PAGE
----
End Ethanol Subsidies Now!by@ralphbenko
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End Ethanol Subsidies Now!

by Ralph BenkoAugust 18th, 2023
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Fuel ethanol is bad for the ecology and bad for the economy and subsidies and federal mandates should be eliminated immediately.

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by Jeff Garzik and Ralph Benko

Former president Donald Trump has recently and repeatedly visited Iowa and spoke to its voters. Iowa is ground zero for ethanol subsidies.

Per Politico:

Donald Trump criticized Florida Gov. Ron DeSantis for opposing a federal program supporting the ethanol industry, but the tactic could open up the former president’s mixed record on biofuels to scrutiny.

Trump in a campaign speech from Council Bluffs, Iowa, said Friday the state ‘needs to know’ that DeSantis, his chief rival for the Republican presidential nomination, “totally despises” ethanol and has been fighting it ‘for years.’

It’s a reoccurring political playbook in the influential corn state — one that resurfaced between Trump and President Joe Biden on the campaign trail in 2020 and emerged with Texas Sen. Ted Cruz, who won the Iowa caucus in 2016.

‘I fought for Iowa ethanol like no president in history and ethanol, period, like no president,' Trump said Friday.’”

Trump may be exaggerating.

That said, he’s not lying.

Nor is he alone.

With the Iowa caucuses being, or having been, a “first in the nation” event of disproportionate political impact, it is easy to understand the moral hazard at work here.

The real reason to eliminate (or at least decouple, if elimination is politically unfeasible) subsidies for ethanol is that they are bad for the ecology and bad for the economy. Not merely to save billions of dollars of good money thrown after bad.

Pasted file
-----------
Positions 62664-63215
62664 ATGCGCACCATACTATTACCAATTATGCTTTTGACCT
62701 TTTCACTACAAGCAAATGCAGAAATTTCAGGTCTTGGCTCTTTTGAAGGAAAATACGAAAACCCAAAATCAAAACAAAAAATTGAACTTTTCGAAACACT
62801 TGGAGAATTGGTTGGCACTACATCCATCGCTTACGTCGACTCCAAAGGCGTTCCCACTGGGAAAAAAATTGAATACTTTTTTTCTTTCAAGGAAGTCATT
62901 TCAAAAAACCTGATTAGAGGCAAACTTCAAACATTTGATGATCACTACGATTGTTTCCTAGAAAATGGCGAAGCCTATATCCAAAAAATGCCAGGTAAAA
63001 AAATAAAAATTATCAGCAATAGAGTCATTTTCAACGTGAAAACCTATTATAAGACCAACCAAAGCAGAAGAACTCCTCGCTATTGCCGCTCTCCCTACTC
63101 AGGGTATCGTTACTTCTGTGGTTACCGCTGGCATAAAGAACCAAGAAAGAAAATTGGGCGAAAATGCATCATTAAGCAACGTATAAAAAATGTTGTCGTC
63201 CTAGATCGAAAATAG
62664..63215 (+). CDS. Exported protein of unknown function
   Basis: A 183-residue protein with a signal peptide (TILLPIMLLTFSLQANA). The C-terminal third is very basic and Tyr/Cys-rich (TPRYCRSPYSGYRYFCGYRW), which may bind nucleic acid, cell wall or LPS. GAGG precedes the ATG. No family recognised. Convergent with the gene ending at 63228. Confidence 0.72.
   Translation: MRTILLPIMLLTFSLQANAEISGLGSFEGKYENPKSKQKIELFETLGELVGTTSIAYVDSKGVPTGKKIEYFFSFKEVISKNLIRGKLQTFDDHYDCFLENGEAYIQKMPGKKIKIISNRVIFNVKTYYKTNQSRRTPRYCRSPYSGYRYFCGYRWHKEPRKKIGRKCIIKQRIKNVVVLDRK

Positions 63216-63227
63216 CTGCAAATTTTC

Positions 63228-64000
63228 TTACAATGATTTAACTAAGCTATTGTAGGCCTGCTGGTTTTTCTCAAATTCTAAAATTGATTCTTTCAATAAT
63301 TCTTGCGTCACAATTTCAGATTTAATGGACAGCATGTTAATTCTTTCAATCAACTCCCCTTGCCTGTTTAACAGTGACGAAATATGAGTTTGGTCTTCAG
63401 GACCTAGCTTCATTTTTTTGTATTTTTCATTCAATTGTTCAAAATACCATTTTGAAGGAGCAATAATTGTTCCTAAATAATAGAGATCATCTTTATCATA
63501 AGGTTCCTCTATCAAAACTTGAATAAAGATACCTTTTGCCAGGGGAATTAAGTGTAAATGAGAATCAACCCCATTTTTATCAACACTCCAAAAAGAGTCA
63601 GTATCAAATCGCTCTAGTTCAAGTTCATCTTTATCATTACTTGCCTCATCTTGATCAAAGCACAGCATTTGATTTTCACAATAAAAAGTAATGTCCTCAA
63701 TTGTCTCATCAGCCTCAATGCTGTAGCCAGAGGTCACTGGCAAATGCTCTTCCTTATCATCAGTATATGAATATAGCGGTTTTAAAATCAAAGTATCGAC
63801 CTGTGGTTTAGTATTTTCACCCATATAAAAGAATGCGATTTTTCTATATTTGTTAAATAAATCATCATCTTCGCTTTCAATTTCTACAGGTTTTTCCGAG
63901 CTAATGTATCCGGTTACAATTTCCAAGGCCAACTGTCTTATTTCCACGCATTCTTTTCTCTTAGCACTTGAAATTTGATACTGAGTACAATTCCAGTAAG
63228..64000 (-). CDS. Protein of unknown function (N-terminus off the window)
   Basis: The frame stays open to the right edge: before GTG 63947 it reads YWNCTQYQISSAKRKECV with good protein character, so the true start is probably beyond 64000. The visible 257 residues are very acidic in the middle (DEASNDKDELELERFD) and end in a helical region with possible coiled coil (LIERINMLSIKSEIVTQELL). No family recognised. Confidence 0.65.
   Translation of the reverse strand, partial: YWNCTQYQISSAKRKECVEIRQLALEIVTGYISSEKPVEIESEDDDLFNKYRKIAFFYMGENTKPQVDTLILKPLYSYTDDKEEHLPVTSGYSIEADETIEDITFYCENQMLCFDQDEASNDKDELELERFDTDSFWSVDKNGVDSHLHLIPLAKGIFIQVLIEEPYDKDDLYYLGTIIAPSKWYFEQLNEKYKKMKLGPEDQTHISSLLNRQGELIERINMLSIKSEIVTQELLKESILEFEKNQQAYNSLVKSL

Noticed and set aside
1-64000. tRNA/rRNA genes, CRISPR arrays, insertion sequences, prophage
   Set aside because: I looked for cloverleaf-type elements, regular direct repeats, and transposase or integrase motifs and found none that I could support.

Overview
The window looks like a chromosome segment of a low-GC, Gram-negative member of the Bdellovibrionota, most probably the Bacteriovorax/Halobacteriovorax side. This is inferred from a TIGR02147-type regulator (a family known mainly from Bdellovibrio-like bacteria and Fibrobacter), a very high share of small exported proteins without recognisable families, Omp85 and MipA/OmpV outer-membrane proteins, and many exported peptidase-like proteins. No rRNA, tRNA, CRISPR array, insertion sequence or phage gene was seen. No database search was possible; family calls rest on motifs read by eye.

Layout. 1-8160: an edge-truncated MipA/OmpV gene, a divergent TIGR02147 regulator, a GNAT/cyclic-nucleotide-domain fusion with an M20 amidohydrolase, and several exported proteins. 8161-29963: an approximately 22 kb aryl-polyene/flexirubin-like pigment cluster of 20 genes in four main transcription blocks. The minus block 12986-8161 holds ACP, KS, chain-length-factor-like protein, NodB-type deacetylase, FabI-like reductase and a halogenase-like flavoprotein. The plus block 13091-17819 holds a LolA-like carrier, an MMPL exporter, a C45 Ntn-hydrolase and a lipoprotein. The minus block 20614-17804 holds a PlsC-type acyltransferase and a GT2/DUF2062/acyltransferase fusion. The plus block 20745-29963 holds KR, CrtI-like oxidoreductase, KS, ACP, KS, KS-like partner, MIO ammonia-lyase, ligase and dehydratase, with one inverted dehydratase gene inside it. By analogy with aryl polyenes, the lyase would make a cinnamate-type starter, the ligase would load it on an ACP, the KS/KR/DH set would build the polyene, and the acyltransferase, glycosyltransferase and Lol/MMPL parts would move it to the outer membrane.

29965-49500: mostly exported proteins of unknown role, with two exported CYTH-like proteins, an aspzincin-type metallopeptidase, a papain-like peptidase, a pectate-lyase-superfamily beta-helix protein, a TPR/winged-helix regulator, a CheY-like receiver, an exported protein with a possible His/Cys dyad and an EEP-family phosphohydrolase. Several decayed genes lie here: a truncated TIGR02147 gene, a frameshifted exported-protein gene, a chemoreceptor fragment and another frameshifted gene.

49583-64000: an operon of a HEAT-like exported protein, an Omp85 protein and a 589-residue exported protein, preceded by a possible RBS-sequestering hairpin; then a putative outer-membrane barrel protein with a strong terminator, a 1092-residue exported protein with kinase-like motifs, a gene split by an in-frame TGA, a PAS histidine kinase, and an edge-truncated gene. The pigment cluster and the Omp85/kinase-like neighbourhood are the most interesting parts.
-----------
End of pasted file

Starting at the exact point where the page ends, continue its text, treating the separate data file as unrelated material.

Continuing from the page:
On the federal budget side alone, those subsidies run around $5B/year, and $20B/presidential cycle. As Sen. Everett Dirksen famously may or may not have ever said, “A billion here, a billion there, pretty soon you’re talking about real money.”

A bargain, when it comes to seeking the bounce that an Iowa Caucus victory or “better than expected” outcome in the presidential primaries can provide. Especially as it is OPM: “other people’s money.”

In the interest in fomenting good policy, though, let’s turn away from the hustings and take a nonpartisan, apolitical, peek to better understand, and maybe even counter, the moral hazards.

To the authors it would make more sense to subsidize farmers NOT to grow corn for ethanol feedstock. Flunks the libertarian purity test. Yet, as Bismarck once remarked, “Politics is the art of the possible."

Hippies and libertarians? Use the side door!

Current ethanol policy is topsy turvy. Back here in the Real World, ethanol is neither Progressive green nor MAGA red-white-and-blue. It is disdained by both the left and the right. Democrats and Republicans.

And yet it goes on and on.

How? Ethanol gives the impression of (expensively) helping the environment while actually degrading it. The narrative got in the way of the facts. Bad thing!

G. K. Chesterton ascribed to humorist Artemus Ward the sentiment: “It ain’t so much men’s ignorance that does the harm as their knowing so many things that ain’t so.” So let’s non-ideologically, clear up the myths.

Generating and using fuel alcohols may be good politics (for a dozen or two presidential aspirants and a few farm state Representatives and Senators). Yet the data show that subsidizing that is bad policy.

Per a Reuters’ report about a paper by the National Academy of Sciences:

Corn-based ethanol, which for years has been mixed in huge quantities into gasoline sold at U.S. pumps, is likely a much bigger contributor to global warming than straight gasoline, according to a study published Monday.

“Corn ethanol is not a climate-friendly fuel,” said Dr. Tyler Lark, assistant scientist at University of Wisconsin-Madison Center for Sustainability and the Global Environment and lead author of the study.

The research, which was funded in part by the National Wildlife Federation and U.S. Department of Energy, found that ethanol is likely at least 24% more carbon-intensive than gasoline due to emissions resulting from land use changes to grow corn, along with processing and combustion.

Geoff Cooper, president and CEO of the Renewable Fuels Association, the ethanol trade lobby, called the study "completely fictional and erroneous," arguing the authors used "worst-case assumptions [and] cherry-picked data."

Under the U.S. Renewable Fuel Standard (RFS), a law enacted in 2005, the nation's oil refiners are required to mix some 15 billion gallons of corn-based ethanol into the nation's gasoline annually. The policy was intended to reduce emissions, support farmers, and cut U.S. dependence on energy imports.